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St. Marks Cemetery

Gosport St. Marks Church Alverstoke  

At the beginning of the last century. Stokes Bay with its fine uninterrupted view of the Solent and the Isle of Wight, its beach and its good fishing became recognised as a most desirable place to live. It attracted people like Lord Ashburton, the Marchioness of Bath. the Rt. Hon. John Wilson Croker who built the Alverbank, senior naval and military officers and many distinguished people. In 1826 the Marquis of Anglesey laid the first stone of what later became the Village of Anglesey or Angleseyville. The village boasted a commodious Bath House, Reading Room, bathing machines, a pier built by the London & South Western Railway from which passengers embarked for the Isle of Wight ferryboats, terraces and villas, and rapidly developed into a flourishing and fashionable watering place. In 1840 Mr. Robert  Cruickshank expressed the wish to build a Church in Anglesey Village.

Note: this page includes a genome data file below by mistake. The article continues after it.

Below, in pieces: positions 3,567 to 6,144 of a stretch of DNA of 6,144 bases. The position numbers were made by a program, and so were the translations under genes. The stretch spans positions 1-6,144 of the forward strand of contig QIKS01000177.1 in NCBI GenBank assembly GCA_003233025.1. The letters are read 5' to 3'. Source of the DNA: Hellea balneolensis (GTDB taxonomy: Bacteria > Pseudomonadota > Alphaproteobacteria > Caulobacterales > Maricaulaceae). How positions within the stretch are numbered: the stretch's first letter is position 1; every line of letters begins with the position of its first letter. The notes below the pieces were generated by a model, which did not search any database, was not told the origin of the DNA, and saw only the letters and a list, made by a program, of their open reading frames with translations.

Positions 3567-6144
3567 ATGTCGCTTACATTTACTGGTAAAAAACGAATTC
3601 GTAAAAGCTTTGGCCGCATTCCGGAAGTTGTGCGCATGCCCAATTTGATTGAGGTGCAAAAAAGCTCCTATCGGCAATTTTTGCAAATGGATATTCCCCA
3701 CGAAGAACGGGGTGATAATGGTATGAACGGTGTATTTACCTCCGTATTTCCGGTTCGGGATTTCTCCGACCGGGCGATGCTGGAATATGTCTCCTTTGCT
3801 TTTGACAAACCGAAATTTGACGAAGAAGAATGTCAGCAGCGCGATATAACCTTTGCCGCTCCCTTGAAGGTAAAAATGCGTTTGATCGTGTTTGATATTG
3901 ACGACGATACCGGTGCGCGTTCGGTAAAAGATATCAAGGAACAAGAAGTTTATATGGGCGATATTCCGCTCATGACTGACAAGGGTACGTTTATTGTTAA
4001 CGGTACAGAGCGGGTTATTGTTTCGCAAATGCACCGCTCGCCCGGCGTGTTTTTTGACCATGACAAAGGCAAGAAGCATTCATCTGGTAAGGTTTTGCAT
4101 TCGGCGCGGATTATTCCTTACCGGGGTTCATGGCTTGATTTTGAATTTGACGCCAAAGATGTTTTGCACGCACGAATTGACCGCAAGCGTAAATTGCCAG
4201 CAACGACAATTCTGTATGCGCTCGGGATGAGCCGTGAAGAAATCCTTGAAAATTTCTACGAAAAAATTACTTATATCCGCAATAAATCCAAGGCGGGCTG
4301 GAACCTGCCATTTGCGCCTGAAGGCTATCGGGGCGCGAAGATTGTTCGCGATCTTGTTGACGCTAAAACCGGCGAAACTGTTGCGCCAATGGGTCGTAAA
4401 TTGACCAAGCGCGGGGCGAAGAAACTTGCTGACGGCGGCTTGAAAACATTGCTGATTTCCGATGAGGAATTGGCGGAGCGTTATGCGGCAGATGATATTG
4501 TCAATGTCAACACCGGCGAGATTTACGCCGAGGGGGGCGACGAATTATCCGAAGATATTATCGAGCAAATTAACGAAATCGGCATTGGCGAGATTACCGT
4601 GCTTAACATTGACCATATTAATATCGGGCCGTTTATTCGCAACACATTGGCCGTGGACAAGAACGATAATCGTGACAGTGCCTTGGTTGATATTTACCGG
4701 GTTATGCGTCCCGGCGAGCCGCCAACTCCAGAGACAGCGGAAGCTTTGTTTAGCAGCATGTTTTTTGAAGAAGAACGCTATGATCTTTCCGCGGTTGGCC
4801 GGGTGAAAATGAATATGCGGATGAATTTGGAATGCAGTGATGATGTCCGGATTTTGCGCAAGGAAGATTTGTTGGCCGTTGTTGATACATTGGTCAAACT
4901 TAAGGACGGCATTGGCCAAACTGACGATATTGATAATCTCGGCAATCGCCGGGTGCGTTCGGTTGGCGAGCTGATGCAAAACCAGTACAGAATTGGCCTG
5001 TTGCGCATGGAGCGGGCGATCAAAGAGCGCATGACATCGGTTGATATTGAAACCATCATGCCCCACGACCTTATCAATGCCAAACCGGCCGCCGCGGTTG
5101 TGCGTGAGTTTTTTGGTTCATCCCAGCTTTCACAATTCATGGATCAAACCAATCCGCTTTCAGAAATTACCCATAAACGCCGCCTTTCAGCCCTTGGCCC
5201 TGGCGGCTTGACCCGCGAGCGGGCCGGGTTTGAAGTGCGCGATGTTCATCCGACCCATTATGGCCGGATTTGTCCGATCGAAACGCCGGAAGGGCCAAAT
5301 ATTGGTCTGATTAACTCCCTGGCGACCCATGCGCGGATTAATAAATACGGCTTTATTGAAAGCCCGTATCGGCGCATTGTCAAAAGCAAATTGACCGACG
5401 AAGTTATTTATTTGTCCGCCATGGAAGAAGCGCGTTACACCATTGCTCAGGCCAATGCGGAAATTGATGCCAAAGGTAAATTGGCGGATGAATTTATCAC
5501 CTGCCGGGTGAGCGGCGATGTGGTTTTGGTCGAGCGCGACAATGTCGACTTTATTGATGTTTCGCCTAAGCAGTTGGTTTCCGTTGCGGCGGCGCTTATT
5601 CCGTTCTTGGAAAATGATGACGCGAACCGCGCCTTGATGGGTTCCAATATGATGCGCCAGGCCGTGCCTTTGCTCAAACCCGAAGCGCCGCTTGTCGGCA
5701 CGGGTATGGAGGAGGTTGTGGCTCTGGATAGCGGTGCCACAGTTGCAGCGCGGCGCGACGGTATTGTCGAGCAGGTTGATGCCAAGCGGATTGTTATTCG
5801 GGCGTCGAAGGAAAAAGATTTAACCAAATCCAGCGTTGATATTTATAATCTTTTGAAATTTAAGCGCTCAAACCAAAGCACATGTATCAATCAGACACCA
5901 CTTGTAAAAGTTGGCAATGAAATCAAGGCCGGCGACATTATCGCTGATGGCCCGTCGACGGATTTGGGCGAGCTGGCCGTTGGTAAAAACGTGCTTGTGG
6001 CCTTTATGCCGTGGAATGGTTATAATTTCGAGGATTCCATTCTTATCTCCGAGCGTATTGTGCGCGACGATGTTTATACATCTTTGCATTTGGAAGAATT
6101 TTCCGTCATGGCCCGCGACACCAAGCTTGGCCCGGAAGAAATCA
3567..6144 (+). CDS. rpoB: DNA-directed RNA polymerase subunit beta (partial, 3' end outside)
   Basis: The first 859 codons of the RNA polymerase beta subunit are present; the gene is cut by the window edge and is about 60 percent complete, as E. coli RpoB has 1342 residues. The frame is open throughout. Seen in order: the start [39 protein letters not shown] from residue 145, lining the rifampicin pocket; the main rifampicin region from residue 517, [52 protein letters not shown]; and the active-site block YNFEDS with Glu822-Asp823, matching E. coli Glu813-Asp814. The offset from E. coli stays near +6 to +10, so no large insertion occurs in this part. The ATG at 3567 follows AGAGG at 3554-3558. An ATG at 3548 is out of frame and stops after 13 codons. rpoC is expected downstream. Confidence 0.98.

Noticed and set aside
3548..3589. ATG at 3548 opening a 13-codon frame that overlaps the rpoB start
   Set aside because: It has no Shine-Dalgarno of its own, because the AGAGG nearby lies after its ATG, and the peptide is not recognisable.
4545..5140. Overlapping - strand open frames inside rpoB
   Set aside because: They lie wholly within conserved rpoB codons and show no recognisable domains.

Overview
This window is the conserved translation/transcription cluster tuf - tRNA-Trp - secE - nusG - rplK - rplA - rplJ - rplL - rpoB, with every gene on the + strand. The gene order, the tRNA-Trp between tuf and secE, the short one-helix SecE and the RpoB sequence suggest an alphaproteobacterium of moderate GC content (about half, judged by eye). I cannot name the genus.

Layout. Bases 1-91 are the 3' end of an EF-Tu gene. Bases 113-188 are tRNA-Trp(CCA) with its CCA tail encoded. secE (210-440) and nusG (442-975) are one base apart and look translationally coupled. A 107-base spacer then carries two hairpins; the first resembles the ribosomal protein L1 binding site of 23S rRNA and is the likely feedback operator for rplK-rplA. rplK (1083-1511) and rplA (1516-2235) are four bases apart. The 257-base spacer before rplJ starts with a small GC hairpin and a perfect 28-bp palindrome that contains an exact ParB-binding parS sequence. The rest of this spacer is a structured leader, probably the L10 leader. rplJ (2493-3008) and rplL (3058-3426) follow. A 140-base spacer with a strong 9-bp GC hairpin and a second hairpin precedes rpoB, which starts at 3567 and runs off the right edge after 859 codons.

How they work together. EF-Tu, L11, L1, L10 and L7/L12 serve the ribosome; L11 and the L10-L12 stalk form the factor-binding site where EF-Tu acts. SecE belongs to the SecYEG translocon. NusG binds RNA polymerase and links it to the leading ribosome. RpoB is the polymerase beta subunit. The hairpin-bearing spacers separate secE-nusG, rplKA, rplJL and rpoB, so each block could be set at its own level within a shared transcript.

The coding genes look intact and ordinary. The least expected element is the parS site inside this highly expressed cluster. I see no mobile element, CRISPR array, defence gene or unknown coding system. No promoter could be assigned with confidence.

This was strongly resisted by the Rector, Samuel Wilberforce who felt that an extension to the parish Church where more free seats were urgently needed would be of grater value to the parish than the erection of a new church not more than half a mile away. The letters which were written by Mr. Cruickshank, the Rector, and the Bishop of Winchester over this prolonged and controversial issue are still in our possession and make interesting reading. The Church of St. Mark was however built and finally consecrated on August 13th, 1844, as a Chapel of Ease to St. Mary's. After an undistinguished history, the Church was demolished in 1911. In 1840 Mr. Robert  Cruickshank expressed the wish to build a Church in Anglesey Village.



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   Fun Facts
Only one woman was buried in Boot Hill Cemetery. “Squirrel Tooth” Alice Chambers was buried on May 7, 1878.

The Black Death reduced the population of Europe by one third in the period from 1347 to 1351.

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